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Working in the Canadian oil sands: 6 figures in 6 months!
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scotian Offline
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RE: Working in the Canadian oil sands: 6 figures in 6 months!
(05-24-2014 07:00 PM)mauds Wrote:  I read this thread two times from start to finish before I posted my first response. The realization that I came to is that:

1: You have to be there. Once you arrive you pound the pavement and look for your ideal job, but do not in any way get stuck on that choice. A well paying job that allows you to live and eat is better than hoping for that one job. Personally, I placed a lot of focus on guys like Atlantic and Albertron who have had success doing just that.

2: Be persistent. If you go and talk to a recruiter who says they will get back to you in a few weeks time, don't just settle for that expecting something to come from it. Make yourself known to these people as a person who wants to work. Call, show up, ask to talk to them again. The worst case scenario is that they get tired of having you show up and give you a job.

3: If at all possible, get a vehicle. If you are looking for a fly-in/fly-out job off the bat, you will be sorely disappointed at the outset. Also, having a vehicle makes you plainly more attractive to potential employers.

4: Sacrifice. Simply give up your thoughts of having lots of time off and make yourself readily available. Scotian recommended this as being the go-to-guy. If you just came off a rotation, and your boss calls asking if you can do relief work, do it. Build up your reputation by doing what others won't.

5: Network. If you want to get into a trade, go to the local union offices and talk to someone. Don't pass up any opportunity to learn more about the craft at any time. You will never know who will be able to help you out.

These are the most important ideas that I have taken from this thread. If anyone cares to add anything, please do. Seriously though, just read from page 1 and don't stop.

Mauds gets it, for those of you thinking of moving to Alberta or those of you who made the move but haven't found work yet, read this over and over and over and over, print it off and post it on your fridge if you have to, these should be considered the "5 golden rules" for success in the oil patch, +1 from me Mauds.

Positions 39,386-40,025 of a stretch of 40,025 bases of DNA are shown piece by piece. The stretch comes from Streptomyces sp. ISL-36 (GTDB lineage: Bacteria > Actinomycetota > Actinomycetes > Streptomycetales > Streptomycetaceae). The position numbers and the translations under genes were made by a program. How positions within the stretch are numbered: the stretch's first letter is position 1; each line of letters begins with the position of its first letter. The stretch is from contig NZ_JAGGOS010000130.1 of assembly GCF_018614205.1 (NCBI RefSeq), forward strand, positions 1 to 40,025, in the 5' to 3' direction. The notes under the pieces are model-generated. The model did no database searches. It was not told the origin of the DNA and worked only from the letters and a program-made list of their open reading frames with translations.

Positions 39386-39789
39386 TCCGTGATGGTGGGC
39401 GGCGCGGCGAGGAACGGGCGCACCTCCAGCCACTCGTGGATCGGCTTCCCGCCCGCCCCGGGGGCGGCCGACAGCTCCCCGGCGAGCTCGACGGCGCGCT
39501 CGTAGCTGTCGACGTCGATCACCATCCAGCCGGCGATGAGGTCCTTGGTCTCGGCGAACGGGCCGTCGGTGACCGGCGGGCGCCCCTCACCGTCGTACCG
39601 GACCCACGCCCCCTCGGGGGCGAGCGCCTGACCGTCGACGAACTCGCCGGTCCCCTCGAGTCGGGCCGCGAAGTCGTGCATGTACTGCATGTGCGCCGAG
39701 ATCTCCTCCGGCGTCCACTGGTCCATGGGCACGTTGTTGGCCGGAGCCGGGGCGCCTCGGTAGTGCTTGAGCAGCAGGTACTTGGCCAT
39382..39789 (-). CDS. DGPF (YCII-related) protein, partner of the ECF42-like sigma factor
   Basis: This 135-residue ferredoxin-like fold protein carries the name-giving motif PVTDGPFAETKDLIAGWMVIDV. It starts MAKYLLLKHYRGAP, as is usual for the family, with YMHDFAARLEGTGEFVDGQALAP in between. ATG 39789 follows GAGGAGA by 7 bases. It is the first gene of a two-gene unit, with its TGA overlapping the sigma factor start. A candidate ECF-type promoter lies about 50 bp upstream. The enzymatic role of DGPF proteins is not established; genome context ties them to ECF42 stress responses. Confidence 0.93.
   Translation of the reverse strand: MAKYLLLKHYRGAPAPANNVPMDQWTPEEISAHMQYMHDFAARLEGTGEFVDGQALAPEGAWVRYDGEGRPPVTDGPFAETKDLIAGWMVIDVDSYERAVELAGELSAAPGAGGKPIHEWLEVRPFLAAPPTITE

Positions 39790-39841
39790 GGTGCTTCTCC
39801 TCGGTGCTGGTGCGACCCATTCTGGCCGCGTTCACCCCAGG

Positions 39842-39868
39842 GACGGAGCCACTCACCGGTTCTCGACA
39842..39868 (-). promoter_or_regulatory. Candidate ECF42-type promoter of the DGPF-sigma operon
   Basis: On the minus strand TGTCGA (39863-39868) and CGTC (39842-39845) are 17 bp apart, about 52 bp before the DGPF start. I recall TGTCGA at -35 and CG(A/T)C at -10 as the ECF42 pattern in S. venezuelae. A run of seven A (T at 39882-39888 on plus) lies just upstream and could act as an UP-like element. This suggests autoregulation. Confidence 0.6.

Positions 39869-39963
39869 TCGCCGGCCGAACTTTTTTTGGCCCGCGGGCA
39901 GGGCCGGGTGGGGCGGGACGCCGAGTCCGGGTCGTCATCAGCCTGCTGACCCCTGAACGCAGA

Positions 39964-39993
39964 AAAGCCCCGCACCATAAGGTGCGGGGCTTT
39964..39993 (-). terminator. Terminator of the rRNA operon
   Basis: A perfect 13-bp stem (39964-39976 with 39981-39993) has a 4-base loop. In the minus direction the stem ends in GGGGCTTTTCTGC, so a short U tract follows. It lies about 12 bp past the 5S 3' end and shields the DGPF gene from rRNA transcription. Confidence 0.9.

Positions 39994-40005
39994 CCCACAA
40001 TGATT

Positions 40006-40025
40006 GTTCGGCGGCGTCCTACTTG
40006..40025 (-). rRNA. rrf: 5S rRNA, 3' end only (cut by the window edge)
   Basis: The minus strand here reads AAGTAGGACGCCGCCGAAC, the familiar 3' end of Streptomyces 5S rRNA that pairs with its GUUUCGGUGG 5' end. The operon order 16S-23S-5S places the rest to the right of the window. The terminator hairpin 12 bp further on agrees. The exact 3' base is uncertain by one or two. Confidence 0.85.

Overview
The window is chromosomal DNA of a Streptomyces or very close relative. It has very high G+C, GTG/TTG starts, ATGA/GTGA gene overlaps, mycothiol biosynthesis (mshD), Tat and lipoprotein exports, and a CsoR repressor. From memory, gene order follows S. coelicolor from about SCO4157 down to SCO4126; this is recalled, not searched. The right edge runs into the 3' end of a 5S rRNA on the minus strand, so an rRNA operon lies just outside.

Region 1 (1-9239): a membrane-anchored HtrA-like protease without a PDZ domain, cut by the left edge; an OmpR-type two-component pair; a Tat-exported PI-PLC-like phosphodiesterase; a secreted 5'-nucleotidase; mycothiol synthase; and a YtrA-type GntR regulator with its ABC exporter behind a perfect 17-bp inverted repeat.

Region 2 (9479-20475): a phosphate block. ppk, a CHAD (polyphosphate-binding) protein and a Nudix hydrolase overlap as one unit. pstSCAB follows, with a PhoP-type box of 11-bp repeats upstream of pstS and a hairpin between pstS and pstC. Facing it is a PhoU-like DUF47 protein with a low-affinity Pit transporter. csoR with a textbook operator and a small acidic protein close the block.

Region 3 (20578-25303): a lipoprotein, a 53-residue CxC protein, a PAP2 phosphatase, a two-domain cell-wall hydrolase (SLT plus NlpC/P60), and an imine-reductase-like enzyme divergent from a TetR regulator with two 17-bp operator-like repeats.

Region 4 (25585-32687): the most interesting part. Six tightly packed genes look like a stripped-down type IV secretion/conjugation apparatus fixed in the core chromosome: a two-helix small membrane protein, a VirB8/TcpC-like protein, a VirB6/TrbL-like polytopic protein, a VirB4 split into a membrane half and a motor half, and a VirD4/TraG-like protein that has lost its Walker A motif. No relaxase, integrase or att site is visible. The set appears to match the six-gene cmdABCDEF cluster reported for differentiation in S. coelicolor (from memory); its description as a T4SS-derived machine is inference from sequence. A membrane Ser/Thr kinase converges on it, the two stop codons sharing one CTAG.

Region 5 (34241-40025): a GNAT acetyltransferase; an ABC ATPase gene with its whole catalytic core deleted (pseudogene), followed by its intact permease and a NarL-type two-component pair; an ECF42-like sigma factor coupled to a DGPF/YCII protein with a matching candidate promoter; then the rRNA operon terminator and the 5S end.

There's a few things I'd like to add to Maud's excellent post, most importantly is #1 about getting a decent job when you get out here and not being too fussy about what it is. It doesn't have to be oil related, Atlantic busted his ass doing landscaping when he first arrived and guys like Albertron have picked up work at bars and pubs. If you wait for you big opportunity at an oil gig, you may find yourself running out of money and depressed that you can't find work. Overall, I've been impressed with the good fortune that a lot of the guys who've moved out here have had so far, a lot of them are working in good trades and moving up the ladder quickly. That being said, a lot of them moved out in late 2012 and 2013, it was busier then and more companies were hiring unskilled newbies off the street. As has been mentioned several times on this thread, the oil industry is cyclical and some months and/or years are busier than others, although that can change very quickly, all it takes is for one or more big construction projects to start up (which is going to happen soon enough) and things will really pick up, especially during shut down season when available labour is tight. Again this is completely normal and if you've been reading the thread, you would understand this but I'll break it down for you fellas in a time line:

2004-end of 2008:
These were the "glory days" when it was fucking booming, it was pretty crazy and basically anyone with a pulse who moved to Alberta could walk into any union hall or contractor office and get a job in any area he desired. Vacancy rates in all Alberta cities were the closest to zero they could be, I moved out in the summer of 06' and ended up living with way too many people in an apartment in Etown. There was major construction going on at the time: Suncor upgrader expansion, CNRL Horizon construction, Shell Albian construction, SAGD plant construction near Conklin, etc.